I think it would be insane to keep throwing Palka into right field also.
The reason to bring back Avi is because he’s better than Tilson, Delmonico, and most likely Cordell too. And Avi’s better in the field than Palka.
Even if the Sox sign Brantley or Harper, there is still a need for Avi. While a $7m bench corner outfielder might not be ideal, you probably platoon him with Palka at DH under such a scenario.
if they aren’t making a move for a corner OF bat, then bringing avi back makes sense. although, the decision to not make a move for a corner OF bat does not make sense.
in the second scenario where they sign brantley, harper, whoever – there isn’t a need for Avi. The plan is to call Eloy up as soon as the service clock expires and give him as many ABs as possible. with respect to the palka platoon, assuming you’re operating on righty/lefty split, you’re giving Avi $8M for roughly 200 plate appearances. that’s a bad investment.
I agree. Avi would not be brought back for a platoon situation. If any of Harper, McCutchen, Brantley, Chisenhall… sign with the Sox, Avi is gone.
He probably gets closer to 400 PA, between pitch hitting, giving the corners a day off, and the platoon. Plus you’re protected if anyone gets hurt, which seems to be a thing with Eloy, Brantley, and sometimes Harper (who I think plays center in 2019 anyway).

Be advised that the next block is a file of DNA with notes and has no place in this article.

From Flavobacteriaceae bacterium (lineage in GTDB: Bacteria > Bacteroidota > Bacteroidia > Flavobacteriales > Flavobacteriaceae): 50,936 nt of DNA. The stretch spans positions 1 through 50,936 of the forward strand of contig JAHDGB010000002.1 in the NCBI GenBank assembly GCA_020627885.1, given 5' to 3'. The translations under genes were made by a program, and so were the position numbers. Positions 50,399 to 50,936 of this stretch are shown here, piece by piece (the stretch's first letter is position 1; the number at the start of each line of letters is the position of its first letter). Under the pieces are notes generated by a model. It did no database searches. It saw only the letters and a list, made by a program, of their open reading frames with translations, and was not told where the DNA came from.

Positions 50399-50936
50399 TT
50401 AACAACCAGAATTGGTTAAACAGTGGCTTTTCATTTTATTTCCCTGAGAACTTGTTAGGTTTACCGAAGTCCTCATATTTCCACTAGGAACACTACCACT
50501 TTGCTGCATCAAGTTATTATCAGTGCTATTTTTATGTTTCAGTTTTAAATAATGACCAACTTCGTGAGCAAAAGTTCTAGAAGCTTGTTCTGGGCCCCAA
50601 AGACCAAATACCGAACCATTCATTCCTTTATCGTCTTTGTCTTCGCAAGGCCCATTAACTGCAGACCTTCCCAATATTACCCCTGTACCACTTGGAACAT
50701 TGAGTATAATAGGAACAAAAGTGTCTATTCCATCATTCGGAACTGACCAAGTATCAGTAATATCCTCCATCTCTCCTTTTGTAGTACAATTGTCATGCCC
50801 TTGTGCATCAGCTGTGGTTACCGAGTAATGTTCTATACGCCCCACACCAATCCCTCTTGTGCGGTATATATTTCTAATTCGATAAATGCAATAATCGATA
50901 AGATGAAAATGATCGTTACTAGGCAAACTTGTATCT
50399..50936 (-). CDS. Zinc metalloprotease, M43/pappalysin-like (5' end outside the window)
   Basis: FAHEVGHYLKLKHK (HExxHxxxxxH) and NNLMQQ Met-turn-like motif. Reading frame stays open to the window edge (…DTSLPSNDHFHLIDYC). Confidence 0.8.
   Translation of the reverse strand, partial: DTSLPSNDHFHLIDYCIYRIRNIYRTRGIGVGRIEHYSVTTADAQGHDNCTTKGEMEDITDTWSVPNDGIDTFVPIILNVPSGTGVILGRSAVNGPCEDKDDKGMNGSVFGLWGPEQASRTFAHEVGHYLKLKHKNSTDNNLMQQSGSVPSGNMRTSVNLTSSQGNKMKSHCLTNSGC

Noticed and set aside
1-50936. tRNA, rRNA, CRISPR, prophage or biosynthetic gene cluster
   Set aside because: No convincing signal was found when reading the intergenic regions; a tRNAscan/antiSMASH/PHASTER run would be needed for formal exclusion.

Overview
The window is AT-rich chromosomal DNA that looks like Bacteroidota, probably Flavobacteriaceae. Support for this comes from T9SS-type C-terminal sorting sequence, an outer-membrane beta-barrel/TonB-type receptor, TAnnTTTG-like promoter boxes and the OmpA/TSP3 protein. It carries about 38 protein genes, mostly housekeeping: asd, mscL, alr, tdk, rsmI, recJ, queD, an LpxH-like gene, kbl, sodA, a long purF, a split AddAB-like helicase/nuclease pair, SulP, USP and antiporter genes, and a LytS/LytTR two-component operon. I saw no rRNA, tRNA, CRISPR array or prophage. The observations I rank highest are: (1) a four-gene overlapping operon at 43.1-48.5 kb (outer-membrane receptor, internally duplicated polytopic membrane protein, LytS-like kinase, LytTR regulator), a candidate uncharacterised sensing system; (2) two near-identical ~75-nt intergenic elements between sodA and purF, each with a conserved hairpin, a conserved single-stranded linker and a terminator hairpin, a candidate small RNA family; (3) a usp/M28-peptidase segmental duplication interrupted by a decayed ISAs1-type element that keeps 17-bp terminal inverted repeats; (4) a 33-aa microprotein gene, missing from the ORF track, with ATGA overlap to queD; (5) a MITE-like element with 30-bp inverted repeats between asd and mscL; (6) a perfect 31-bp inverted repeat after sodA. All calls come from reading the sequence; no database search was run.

NOW… I agree the Sox could probably get someone for cheaper, but I’m not sure I trust the Sox FO to find a ‘bargain’.
I can’t believe I’m sort of defending Avi.
I’m one of the few on here that even tries to defend Avi. I had him batting 7th in my offseason plan. A healthy Avi could be effective in the 7th spot. But I certainly don’t fault anyone who wants to get rid of him. He is a maddening ball player. Which is why we spend so much time talking about him here.
i also kept him in my offseason plan. he’s just so variable to the point where its hard to either use or trade him. i do think throwing $8M at a lottery ticket part-time player isn’t ideal though.
Good Avi is worth more than $8million. Bad Avi is worth nothing. Unfortunately, bad Avi has been around a lot more than good Avi.
Well, Avi just gets hurt and we wind up churning through the likes of Tilson, Delmonico, and Cordell anyhow.
Seems like his value to another team is a form of salary dump. Philadelphia is trying to dump Santana, I’d bet Colorado would like to dump Brian Shaw. Seattle might be willing to dump Juan Nicasio and if that trade were to happen before Nov 30 they probably wouldn’t have a problem either non-tendering him or cutting him in spring training should he be tendered and somehow get a decent arbitration amount.
This doesn’t really make any sense. If his 8 mil is seen as dead money because he’s useless, then you just NT him. You don’t tender him and then include him in a deal to dilute the value you’re getting back.
It’s a salary dump for the other team. So it makes sense unless you think all the named players are as bad as Avi.
Thing is, it’s not $8m in dead money until Spring Training at the earliest. It’s analogous to an option with a ~$1.3m buyout.
That’s as true for a team that trades for him as it is for the Sox. So including him in trade isn’t meaningfully diluting anything, especially for a team looking to shed a different contract.